Make sustainable style easy – shop secondhand

Make sustainable style easy (and affordable)

Learn difference between thrift, consignment and vintage stores and see which ones work best for your sustainable style.

This causes a lot of confusion for my clients and quite frankly many stores are slightly different in very nuanced ways. In this post, I’m breaking down the difference among thrift, consignment and vintage stores so you can decide which is best for you and be strategic with your shopping.

Thrift Stores

Thrift stores – these stores accept donations and then sell the items. The person who donates the items does not receive any compensation. They may request a tax donation receipt. Thrift stores are connected to a non-profit or charity in some way. There is a thrift store for everything – animals, children, women, teachers, etc.

What I love about this is that you can be impactful with your donations – choosing to donate to the stores that you resonate with. If you shop at thrift stores, choose to shop at the ones that align with your values and what’s important to you. Hit the internet and find the thrift stores near you that have missions that align with your values. Here’s where I shop in Phoenix.

Consignment Stores

Consignment stores – Consignment stores involve three sets of people – the store owner, the consigner and the customer. The consigner is the person who brings in their items to be consigned (sold) and will be compensated in some way for the items.

Some consignment stores will buy your items outright – meaning they don’t have to sell before you can get paid in cash or have store credit applied.

Other consignment stores will accept your items and build your account as your items sell.

Regardless of the arrangement, you will get more “money” for your items by keeping it with the store in an account vs. getting paid out. For more on this read – Why you need a consignment store strategy.

There is a proliferation of online thrift and consignment sites including ThredUP, The RealReal, Tradesy, Swap, ShopGoodwill.com and more! You can be your own seller with apps like Poshmark.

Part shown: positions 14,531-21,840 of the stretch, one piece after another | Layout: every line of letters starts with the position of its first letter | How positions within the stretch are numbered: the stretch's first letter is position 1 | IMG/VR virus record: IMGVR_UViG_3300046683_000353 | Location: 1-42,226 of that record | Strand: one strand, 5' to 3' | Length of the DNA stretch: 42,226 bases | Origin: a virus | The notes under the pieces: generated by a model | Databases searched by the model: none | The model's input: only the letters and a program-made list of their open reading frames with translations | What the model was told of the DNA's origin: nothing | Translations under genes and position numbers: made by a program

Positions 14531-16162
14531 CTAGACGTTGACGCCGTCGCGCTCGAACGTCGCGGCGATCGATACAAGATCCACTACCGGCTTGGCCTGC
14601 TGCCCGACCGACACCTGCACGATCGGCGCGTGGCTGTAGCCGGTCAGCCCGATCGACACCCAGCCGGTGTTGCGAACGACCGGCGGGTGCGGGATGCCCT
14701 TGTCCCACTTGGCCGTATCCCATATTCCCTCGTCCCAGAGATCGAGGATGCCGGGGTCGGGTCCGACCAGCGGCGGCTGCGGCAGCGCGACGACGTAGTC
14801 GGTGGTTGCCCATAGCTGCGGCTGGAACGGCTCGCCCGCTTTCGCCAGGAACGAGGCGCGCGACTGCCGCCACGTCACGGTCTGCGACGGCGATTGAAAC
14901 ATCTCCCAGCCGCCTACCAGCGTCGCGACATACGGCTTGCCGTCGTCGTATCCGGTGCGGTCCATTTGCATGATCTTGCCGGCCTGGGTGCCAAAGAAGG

In general, consignment stores accept more recent items, brand specific items and higher quality items than thrift stores. Thrift stores accept what is donated. In some cases, whatever is donated, regardless of the condition is put on the floor for sale. However, other thrift stores are like small boutiques and they have a strict intake process so that while they may accept older clothes, the items must be in good condition and without stains or holes. Do not assume that all thrift stores sell ratty, worn, smelly clothes. I could go on and on about the amazing clothes I have found at thrift stores. People will donate anything and everything.

Watch – The difference between thrift and consignment stores

Vintage Stores

Vintage stores – Vintage stores focus on specific items from a time period (25+ years ago or more) or just older clothes in general. Some stores will focus on very high end items and others will offer items that are older but can range from t-shirts to ball gowns.

Again, hit the internet and find what’s near you and what they focus on for their stores. Vintage is sourced from a variety of places from estate sales to people bringing in older clothes to the store owners sourcing their pieces from discards from thrift stores. Every store is different. Some stores will pay you for what they accept and others won’t. Again, do your research and call the stores or visit their websites.

It is very feasible to find vintage clothes at consignment and thrift stores. Some consignment stores will accept high end vintage items. Thrift stores will take anything that is donated and if the item meets their standards for selling, they will put it out on the floor. I have found a number of exquisite vintage pieces at Goodwill.

Ready to start shopping secondhand as part of your sustainable style journey? Read these posts to help –

Add poshmark to your secondhand strategy

How to shop secondhand for clothes

The importance of measuring yourself and your clothes

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